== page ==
The English cricket team, led by Brendon McCullum and Ben Stokes, has changed the essence of the game, ‘Test cricket’, with their new term, Bazzball. One was relatively skeptical whether such an aggressive and positive attitude is enough to be successful in Test cricket on a consistent basis. Well, England have proved it through four consecutive wins and hence any apprehensions must be allayed.
With the passage of time the perspective of a cricketer has changed a lot. There seems to be an air of self-confidence and self-confidence in his approach that drives him to take risks and not worry about the past.
This one takes back the famous fairy-tale that was later made into a movie called ‘Alice in Wonderland’ where the famous Mad-Hatter had a tea party. The words of the mad hater asking Alice, “Have I gone mad” and Alice’s reply, recent innings played by Jonny Bairstow, Ben Stokes, Rishabh Pant, Ravindra Jadeja and even Jasprit Bumrah Very suitable for She said, “I’m so afraid. You’re totally bonded. But I’ll tell you a secret. All are wonderful people.”
Cricket has always had such characters. India’s Virender Sehwag, Kris Srikkanth, Kapil Dev, Ramnath Parkar, Sandeep Patil and domestic batsmen such as Jaswant Bakernia, Vijay Telang, Kiran Asher and many others have played these uncanny innings, which were seen at the time as, “It is not hai cricket”. It was exciting to watch each and every one of them. However, the experts and the audience saw their performance as a one-time surprise.
The British were the thought leaders where cricketing opinion was concerned and established the fact that for a batsman to be successful in cricket, one needed technique, good ground stroke and a lot of patience.
The flamboyant types were not graded highly. The bowlers also had to adhere to certain norms and that was to bowl a good length and line up consistently to make the most of it. The bowlers changed, as the same good-length deliveries that someone had appreciated were now being hit directly over the head. Like batsmen, bowlers also need a crazy-hater’s approach to bowling. This has forced them to diversify and diversify into it.
The recent Test match between India’s No 10 batsman Jasprit Bumrah and England’s old and trusted fast bowler Stuart Broad in Birmingham was a fine example of a modern-day duel in cricket. The former was adamant on hitting every ball he faced in the stands, while the obstinate bowler was determined to make short deliveries despite being hit. Both looked to the onlookers as if they had gone bonkers.
Bumrah emerged victorious by making the record for scoring the most runs in an over in Test cricket. A bowler, with 550 wickets under his belt, was made to look like a fool by a batsman who pats himself on his back every time the ball hits his bat.
It is now a new way of batting and attitude towards bowling. The only surprising result of such an aggressive game is that it has inspired the spectators and spectators to follow Test cricket once again. Encounters like these have become a drama that new sports audiences seem to love. How else can one explain Nick Kyrgios’ unsporting behavior while playing with Stefanos Tsitsipas in a recent Wimbledon singles match. Equally happy to see Virat Kohli sing and dance every time a wicket falls, in which he has not played a hand.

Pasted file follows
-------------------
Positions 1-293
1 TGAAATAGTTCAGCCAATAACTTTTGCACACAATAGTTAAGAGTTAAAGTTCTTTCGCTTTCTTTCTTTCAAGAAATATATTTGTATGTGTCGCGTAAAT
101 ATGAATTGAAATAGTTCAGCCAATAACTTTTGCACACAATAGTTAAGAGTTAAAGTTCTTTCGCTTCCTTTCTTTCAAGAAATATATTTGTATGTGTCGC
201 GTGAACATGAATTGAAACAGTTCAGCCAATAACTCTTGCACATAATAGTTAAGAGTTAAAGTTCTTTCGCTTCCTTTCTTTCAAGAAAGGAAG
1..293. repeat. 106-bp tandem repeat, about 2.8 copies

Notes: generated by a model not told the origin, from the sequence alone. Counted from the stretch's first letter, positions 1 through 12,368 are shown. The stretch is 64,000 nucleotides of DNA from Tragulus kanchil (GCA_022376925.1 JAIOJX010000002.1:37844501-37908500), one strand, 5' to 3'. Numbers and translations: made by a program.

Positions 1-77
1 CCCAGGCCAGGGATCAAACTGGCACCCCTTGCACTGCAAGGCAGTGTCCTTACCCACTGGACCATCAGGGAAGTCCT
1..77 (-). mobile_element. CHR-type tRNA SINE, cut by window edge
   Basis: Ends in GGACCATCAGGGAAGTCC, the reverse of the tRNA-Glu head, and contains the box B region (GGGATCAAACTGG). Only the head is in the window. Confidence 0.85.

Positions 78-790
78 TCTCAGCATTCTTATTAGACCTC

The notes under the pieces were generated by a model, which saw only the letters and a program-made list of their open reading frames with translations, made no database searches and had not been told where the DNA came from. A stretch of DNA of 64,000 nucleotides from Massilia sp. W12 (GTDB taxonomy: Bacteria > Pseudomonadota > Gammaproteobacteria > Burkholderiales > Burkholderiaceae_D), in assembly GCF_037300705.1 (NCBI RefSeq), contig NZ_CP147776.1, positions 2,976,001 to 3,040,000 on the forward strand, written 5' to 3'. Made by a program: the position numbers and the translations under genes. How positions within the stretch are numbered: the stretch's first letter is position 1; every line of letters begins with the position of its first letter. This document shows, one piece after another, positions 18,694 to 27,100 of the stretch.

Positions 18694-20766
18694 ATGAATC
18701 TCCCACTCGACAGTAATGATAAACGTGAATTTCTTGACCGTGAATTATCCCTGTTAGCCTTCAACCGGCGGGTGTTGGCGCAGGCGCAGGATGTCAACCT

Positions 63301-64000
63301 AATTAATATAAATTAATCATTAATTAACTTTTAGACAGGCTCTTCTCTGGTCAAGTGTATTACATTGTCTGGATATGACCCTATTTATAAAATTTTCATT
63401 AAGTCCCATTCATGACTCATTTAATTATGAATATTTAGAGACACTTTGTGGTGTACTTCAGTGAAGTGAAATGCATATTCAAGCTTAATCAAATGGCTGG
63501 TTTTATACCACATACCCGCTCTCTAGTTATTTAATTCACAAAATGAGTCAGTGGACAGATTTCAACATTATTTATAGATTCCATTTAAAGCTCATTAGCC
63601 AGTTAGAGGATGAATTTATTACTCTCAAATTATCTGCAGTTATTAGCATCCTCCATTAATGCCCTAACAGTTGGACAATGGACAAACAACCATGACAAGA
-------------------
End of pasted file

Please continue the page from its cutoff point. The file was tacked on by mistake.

This brings up one of the recent defeats India suffered against England in the Birmingham Test. I had written that India’s biggest concern was about making Jasprit Bumrah the captain. In such a situation, choosing a suitable vice-captain is very important. Bumrah has never led a team before and doing so at the highest level is asking a lot for him. Similarly, no one thinks Rishabh Pant or Hardik Pandya is ready to lead India in Test cricket. The T20 format doesn’t require much thought from the captain. The field and bowling restrictions have made it impossible to study and plan for a batsman’s demise in the shorter format of the game.
Test cricket, on the other hand, requires a captain to have tact and thoughtfulness from his opponent. Bumrah went through the captaincy motions, which was quite understandable for a man who had not been placed in that position earlier. Ben Stokes also made many mistakes in his captaincy. However, in the fourth innings, the England batsmen corrected their mistakes by batting well.
One cannot understand how India can go into a Test match without their best spinner Ravichandran Ashwin. Edgbaston’s wicket is known to dry up, and a good spinner is vital in the latter part of the match. India missed Ashwin as they needed a bowler who could blow the ball and get the turn. India missed a trick by not including Ashwin, as it would have been difficult for them to chase down the target of 378 runs with such ease.
The limited overs version of the game and T20 in particular should be commended for the way a cricketer is now getting ready to play aggressively. Cricket started with the batsmen playing shots in front of the wicket. Ranjitsinhji was the first to bring about the change by inventing the foot sight. After this there was a late cut on the off side. Modern cricket has played the reverse sweep and stroke 360 degrees across the field. One wonders what crazy stroke-play will apply next.
Cricket has also become a party of the lunatics.
(Yazurwinder Singh is a former Indian cricketer)
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